A Testamentary Promises Claim
Providing companionship, family life, support and affection well beyond the bonds of that of a dutiful daughter
In our article (“Obligations when making a Will”) in the Autumn 2019 edition of our newsletter we discussed briefly the Law Reform (Testamentary Promises) Act (“the Act”). A more recent case from our Court of Appeal concerning testamentary promises has been reported.
The Act provides that an estate of a “deceased person [is] liable to remunerate persons for work done under promise of testamentary provision”. “The promise need not amount to a contractual undertaking”.The work or services done “must have been beyond the normal expectations of family life”.
In this Court of Appeal case, Swas the deceased. Jwas her daughter. Shad two sons as well. Shad made a promise to leave S’shome to Jin return for services in caring for S. That original promise was recorded in S’sWill. However,Ssold the property mentioned without updating her Will.
J made a “testamentary promises” claim that her brothers opposed. Their position was that the services provided by J, to their mother, were not over and above that which might be expected of a loving daughter in a close family relationship. They sought a division of the estate equally between the three siblings with no extra allowance to J.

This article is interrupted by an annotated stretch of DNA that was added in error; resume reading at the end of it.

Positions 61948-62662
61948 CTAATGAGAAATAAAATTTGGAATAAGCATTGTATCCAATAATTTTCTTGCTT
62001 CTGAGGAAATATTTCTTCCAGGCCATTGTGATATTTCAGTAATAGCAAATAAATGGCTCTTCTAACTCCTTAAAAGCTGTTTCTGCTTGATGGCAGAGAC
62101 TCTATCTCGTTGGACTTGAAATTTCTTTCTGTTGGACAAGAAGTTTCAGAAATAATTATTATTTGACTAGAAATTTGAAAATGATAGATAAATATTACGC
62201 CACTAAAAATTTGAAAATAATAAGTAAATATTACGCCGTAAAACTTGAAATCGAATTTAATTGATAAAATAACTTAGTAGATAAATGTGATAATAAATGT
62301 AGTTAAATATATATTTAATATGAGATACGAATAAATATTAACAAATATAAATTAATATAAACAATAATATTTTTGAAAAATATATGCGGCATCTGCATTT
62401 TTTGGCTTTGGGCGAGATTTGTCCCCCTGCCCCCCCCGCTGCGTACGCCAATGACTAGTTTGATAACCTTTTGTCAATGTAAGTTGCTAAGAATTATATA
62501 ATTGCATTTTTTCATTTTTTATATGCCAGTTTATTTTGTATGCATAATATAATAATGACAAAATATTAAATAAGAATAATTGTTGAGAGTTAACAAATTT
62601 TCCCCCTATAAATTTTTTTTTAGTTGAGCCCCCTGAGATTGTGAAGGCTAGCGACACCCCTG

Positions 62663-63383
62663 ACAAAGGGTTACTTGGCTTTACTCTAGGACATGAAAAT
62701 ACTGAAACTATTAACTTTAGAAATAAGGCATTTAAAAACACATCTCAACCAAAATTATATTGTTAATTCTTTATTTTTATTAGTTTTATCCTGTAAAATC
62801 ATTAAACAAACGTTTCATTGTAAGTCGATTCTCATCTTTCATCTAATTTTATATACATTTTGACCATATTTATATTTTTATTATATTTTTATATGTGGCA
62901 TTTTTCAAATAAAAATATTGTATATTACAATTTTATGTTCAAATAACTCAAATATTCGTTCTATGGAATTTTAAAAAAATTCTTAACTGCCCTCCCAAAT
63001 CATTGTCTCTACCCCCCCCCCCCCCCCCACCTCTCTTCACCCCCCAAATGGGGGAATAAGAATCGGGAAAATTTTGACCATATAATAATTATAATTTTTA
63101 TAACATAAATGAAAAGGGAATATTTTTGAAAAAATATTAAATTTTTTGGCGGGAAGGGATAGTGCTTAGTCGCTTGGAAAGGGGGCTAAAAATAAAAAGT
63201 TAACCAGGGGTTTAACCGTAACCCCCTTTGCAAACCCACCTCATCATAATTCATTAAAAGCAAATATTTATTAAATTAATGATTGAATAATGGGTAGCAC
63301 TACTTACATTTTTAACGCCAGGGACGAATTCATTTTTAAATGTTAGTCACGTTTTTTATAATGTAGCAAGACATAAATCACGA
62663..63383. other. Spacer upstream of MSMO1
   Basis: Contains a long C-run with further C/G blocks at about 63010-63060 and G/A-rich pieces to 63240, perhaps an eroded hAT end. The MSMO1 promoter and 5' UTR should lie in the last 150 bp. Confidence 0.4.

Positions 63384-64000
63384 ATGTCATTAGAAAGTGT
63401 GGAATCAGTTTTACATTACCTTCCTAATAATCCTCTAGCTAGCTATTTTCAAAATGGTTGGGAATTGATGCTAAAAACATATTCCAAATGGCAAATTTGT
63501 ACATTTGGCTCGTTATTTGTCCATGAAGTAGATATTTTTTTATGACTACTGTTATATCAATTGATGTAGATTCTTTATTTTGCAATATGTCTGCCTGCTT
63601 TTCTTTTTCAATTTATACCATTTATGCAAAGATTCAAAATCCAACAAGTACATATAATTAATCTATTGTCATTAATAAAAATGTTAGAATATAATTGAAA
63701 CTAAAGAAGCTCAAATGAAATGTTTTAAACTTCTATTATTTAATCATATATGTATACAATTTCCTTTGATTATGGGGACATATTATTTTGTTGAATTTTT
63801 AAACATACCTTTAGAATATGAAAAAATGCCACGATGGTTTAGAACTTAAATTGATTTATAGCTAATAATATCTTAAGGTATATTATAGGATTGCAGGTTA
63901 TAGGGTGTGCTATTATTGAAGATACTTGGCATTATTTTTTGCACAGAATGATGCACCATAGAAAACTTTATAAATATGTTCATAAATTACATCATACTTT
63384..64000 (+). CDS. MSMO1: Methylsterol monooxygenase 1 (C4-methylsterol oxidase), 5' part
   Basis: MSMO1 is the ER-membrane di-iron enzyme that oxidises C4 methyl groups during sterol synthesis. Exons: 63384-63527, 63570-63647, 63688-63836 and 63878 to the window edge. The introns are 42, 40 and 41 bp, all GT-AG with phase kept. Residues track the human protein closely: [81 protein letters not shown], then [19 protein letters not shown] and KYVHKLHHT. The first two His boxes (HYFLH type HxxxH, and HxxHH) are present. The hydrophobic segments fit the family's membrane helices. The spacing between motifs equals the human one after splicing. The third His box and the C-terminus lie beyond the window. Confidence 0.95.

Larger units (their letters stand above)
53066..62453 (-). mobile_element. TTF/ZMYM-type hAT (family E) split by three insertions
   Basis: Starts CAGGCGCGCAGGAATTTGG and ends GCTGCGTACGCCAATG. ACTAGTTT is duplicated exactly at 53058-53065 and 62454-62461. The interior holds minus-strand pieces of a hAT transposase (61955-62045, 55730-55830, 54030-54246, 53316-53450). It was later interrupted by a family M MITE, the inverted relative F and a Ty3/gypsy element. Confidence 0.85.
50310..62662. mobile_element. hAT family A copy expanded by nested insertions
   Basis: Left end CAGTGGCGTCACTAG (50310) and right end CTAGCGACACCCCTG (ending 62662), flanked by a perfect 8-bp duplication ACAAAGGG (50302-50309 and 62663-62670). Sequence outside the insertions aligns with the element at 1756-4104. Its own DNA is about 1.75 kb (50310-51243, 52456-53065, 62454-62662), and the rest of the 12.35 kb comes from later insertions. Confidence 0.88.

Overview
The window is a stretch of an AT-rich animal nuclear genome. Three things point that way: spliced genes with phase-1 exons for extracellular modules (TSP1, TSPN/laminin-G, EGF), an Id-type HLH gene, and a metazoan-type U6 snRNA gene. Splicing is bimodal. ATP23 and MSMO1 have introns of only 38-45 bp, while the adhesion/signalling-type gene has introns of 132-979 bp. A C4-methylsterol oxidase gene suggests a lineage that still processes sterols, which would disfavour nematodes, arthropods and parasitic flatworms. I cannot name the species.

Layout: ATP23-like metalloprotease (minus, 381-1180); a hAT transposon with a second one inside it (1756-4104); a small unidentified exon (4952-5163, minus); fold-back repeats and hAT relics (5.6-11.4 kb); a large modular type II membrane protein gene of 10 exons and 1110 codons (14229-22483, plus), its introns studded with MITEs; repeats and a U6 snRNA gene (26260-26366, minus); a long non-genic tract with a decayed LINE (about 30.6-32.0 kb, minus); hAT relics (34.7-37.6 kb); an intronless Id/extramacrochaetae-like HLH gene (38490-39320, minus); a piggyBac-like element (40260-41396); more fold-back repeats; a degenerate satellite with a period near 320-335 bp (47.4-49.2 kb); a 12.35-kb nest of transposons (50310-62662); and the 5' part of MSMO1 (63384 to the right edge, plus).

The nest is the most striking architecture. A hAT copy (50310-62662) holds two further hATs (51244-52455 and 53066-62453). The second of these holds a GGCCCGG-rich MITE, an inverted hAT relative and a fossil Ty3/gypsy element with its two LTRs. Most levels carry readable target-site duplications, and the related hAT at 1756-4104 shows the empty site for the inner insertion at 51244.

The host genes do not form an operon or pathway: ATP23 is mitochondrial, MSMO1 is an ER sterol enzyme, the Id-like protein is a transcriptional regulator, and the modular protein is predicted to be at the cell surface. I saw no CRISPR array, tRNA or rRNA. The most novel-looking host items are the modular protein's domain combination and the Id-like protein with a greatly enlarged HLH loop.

In the case there was evidence of the promise being made more than once and repeated in relation to each of the propertiesSsubsequently owned or had an interest in. There was evidence of oral statements by S, of notation by Son a copy of S’s Will as to her promise and of numerous diary entries by S.
Extensive evidence was given as to the services provided by J. The Court categorised 25 different types of services provided and highlighted that many of the services were beyond the normal expectations of family life or social interaction. It “was satisfied that the services provided by J far exceeded the normal services that a dutiful child might provide their aged parent”. “J provided companionship, family life, support and affection well beyond the bonds of that of a dutiful daughter. While it is not a comparative exercise, J’s care for her mother enabled her brothers to lead their own separate lives without them having to concern themselves about S’s care”.
The Court held that there was sufficient connection between the promise and the services provided to justify the testamentary promises claim under the Act.Jwas awarded $590,000 from S’s estate (valued at between $2.4 and $3 million) together with a one-third share of the balance of the estate.